Monday, 30 January 2012

Progressive music isn’t defined by track length and how many riffs tend to edit and cut between the other; it’s more importantly been about whatever’s inside of the pool, which the lengthy tracks tend to swim in. Everwood are known as a progressive rock outfit, but would dare to dream to live in the same proggy habitat resident to King Crimson, Dream Theatre, and King’s X, as they tinker through their eclectic sound of distortion and neo-synth’d keys with little substance. To batter the point further: this is music built surrounding the vocal, ergo, it needs to carry strong vocal performances, which must be kept interesting throughout an entire playback. On both accounts, Everwood are far off the mark.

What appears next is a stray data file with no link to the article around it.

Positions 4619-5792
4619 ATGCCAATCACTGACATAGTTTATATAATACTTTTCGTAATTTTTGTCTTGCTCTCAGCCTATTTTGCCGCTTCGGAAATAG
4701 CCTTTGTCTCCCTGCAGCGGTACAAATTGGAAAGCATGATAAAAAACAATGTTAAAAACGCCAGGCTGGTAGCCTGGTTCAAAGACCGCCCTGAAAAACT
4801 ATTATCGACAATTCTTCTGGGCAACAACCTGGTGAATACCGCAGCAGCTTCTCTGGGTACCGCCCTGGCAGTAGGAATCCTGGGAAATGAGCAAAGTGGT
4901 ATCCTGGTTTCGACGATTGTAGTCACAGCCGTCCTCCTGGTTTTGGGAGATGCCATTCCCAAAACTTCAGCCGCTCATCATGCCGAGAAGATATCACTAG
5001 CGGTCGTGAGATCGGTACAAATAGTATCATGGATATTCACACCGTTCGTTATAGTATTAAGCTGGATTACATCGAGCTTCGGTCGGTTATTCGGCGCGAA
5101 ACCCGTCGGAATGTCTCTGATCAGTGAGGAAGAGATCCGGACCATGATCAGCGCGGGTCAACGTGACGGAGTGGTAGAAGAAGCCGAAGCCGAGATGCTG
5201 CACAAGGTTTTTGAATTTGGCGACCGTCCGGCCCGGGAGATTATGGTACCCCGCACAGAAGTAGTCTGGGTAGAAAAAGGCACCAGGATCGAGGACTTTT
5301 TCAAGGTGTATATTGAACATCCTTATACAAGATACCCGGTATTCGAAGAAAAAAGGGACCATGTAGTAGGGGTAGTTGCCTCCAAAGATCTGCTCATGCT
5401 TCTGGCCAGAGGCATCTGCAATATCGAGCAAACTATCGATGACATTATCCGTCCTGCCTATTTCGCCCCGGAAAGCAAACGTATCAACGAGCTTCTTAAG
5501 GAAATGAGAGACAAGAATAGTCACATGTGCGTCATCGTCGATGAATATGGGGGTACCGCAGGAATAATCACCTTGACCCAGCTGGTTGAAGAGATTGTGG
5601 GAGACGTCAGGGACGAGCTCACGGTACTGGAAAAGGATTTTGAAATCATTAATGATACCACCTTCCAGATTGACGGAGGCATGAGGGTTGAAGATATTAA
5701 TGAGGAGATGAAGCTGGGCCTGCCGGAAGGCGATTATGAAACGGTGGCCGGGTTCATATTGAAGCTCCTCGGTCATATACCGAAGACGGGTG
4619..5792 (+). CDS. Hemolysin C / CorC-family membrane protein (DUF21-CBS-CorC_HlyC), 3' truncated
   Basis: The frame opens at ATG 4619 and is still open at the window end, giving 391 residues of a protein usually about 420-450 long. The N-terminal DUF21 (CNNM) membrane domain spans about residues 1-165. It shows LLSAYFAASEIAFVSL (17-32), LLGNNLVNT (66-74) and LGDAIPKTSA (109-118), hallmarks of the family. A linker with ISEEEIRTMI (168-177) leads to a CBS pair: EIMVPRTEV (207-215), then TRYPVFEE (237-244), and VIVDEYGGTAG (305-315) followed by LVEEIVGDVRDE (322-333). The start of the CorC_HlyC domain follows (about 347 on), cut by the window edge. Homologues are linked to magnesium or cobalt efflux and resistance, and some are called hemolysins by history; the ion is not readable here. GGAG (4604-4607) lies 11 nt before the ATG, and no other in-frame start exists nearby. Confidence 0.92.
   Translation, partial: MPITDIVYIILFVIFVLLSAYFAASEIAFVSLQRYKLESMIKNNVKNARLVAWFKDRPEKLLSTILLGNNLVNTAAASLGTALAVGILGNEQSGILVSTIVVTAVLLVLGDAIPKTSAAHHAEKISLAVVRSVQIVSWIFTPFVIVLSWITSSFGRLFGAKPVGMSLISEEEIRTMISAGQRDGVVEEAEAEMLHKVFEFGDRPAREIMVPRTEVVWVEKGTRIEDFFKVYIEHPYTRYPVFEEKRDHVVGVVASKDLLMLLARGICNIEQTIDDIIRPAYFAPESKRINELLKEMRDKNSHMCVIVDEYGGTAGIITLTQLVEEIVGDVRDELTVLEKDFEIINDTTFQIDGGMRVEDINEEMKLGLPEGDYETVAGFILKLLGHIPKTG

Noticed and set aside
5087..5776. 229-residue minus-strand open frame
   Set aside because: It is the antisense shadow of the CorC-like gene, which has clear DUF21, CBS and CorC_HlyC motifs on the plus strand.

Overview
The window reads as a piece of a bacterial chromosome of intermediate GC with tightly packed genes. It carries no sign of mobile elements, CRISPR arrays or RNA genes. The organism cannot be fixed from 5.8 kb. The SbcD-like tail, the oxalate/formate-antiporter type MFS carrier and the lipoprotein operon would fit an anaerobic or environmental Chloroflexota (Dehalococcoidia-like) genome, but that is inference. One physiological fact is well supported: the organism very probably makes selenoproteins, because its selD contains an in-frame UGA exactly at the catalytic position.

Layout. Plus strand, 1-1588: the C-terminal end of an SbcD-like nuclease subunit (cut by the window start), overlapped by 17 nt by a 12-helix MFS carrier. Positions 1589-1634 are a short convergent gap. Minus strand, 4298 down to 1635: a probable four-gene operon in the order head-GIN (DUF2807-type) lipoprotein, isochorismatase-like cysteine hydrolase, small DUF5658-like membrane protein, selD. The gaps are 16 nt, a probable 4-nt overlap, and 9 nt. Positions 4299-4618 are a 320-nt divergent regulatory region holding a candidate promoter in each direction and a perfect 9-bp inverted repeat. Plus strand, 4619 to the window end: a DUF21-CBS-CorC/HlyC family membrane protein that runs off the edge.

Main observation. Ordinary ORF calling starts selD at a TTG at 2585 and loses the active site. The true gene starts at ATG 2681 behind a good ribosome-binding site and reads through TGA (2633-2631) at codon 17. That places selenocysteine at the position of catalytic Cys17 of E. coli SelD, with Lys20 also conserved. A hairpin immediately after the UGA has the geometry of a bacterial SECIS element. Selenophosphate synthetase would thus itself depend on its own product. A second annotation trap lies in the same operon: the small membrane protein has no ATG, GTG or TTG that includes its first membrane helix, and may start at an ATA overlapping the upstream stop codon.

The band feels wooden, trying to play a brand of rock, perhaps unnatural and beyond their abilities. The eastern styled synths on track “Desert Sun” certainly plays on the correct scale, but sounds without depth inside of the mix. The melodramatic vocal on track “Free” doesn’t convey any sense of drama because, vocalist Matyas Haraszti, struggles with the choruses’ higher range. “Without Saving” cries for a kind of leadership, to guide each track through the mazes, but it falls flat when the musicians start scratching their heads.

5/10 Powerplay #139

Posted by Posted by Andy at 3:33 pm
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